Volunteer with SCORE, a free business guidance
institution, Marcia Theusch talks about the importance
of having a business plan when speaking with a bank
Tuesday afternoon at Dunn Bros. Coffee in West Bend.
John Ehlke/Daily News
people in the community know Craig Farrell as the West
Bend Area Chamber of Commerce's executive director,
providing resources and advice to member businesses.
Before that, however, he was a business owner, operating
a tour company that provided an excursion for those who
wanted to escape the monotony of their daily activities
— and Farrell leverages that experience to assist those
who manage their own enterprises. That includes securing
financing to begin or expand their operations.
were a tour operator and we needed a loan because we
primarily ran ski tours,” Farrell said. “We had very
high volume of business during the months of October to
April of each year, but that is all the revenue that
came in and revenue would be going out, of course, as
you were paying hotels and bus companies. We had reached
a point where we had to reserve, in size, so many hotel
rooms in Aspen (Colorado), Vale (Colorado) and so on,
and they (lodging companies) started asking for large
deposits for the next year.”
Farrell added hotel companies needed to even out their
revenues throughout the year. Rather than receive money
to fund their operations from a handful of months, they
wanted to generate money during the remaining times to
fund their operations. That is the reason they began
demanding deposits to place holds on rooms for guests
staying in the future.
Farrell and his fellow proprietors could not pay in
advance for the clients’ hotel stays, so they opted to
finance that part of their operations — a choice many
entrepreneurs make when faced with a shortfall.
Farrell, it was a straightforward decision. He knew the
banker working at the institution.
had been working with this bank for many years, and we
had a banker who handled our accounts so there was a
relationship, which is part of the key,” he said.
Banks and financial institutions base their decision for
providing loans on one fact: Will the money they loan to
their clients be paid back and be appropriately
compensated for it?
make that decision, they obtain various information from
clients to generate models that calculate the
probability of receiving those payments.
Scott Heine, a business development officer from
Educators Credit Union, said they evaluate a company's
finances. He and his colleagues will review the income
statement, the balance sheet. They will also ask for
are going to look to see if they have one,” Heine said.
“You would be surprised the number of businesses who
come to us looking for a loan, even though they might be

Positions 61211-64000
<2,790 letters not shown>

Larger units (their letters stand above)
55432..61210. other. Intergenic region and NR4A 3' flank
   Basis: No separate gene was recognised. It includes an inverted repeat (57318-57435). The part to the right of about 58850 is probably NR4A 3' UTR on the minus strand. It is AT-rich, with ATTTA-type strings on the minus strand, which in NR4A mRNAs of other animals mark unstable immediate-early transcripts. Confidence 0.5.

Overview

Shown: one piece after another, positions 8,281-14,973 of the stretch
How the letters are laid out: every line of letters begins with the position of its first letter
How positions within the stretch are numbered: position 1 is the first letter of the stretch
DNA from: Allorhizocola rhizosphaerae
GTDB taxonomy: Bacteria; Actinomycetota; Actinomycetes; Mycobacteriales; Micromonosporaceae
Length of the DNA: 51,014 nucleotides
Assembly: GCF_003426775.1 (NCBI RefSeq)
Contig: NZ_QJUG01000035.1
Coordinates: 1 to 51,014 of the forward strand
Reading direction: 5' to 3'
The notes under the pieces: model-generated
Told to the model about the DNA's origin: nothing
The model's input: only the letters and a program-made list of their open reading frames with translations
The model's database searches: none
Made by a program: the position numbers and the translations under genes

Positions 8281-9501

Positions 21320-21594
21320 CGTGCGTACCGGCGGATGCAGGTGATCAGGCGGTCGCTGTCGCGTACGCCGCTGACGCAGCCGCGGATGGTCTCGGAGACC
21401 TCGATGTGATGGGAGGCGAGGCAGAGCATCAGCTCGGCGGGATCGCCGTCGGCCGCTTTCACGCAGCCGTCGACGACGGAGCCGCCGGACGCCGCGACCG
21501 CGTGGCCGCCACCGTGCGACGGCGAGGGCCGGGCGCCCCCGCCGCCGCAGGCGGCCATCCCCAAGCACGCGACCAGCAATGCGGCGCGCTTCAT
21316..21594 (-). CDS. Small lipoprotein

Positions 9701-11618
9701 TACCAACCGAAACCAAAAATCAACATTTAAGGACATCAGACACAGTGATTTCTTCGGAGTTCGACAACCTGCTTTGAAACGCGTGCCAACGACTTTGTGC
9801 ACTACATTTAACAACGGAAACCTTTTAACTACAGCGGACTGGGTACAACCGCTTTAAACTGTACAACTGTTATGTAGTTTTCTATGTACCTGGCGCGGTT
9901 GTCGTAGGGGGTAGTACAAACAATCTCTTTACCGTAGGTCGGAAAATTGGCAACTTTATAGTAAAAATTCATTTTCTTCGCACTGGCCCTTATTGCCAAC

in operation for a number of years, they haven't had the
will examine not only the revenues and expenses, but
also the amount of debt the firm's operators has on
their books. They want to know if company leaders owe
more money than they can reasonably expect to pay back.
secure a loan with favorable terms, business owners may
need to provide security — or collateral — the bank can
seize in case the loan goes into default. The stronger
loans have significant assets they use to guarantee the
loan, which leads to more favorable terms.
you are talking about commercial real estate you are
talking about the building,” Heine said. “Then you are
talking about the amount of equity that might be in that
building already, or looking at the liquid assets the
guarantor might looking to put against that loan.”
Creditworthiness is another factor. Those with a strong
credit score will likely receive more favorable terms
because they have demonstrated they understand how to
manage their finances.
amount of documentation is significant. Chris Jenkins
from BMO Harris listed several required to prove the
business is real.
depends on the type of business, but we need to
authorize that it is a legitimate business,” he said.
“Obviously we need to know if it is a limited liability
company or if it is incorporated. I need the documents
for that. We also need to show ownership or if they have
a stake in the business.”
Jenkins listed others that include tax returns and proof
of assets. The business side includes a history of
operating expenses and revenues. Bankers may also
request a financial projection for several years into
Marcia Theusch from SCORE, a volunteer organization that
assists business owners, suggested setting aside a
couple of months to prepare the necessary documentation
prior to asking for a loan. Entrepreneurs can use that
time to make a business plan to present to loan
“They are going to look at your business idea, your
experience in the field, your financial projections, how
you project cash flow and if they are realistic, if they
are what you say they are,” she said. “Projections are
just that — projections.”
also suggests speaking with several institutions for
loans because they vary in their terms and the types of
businesses they fund. Some specialize in retail while
others provide money for manufacturing.
persistent and do your homework,” Theusch said.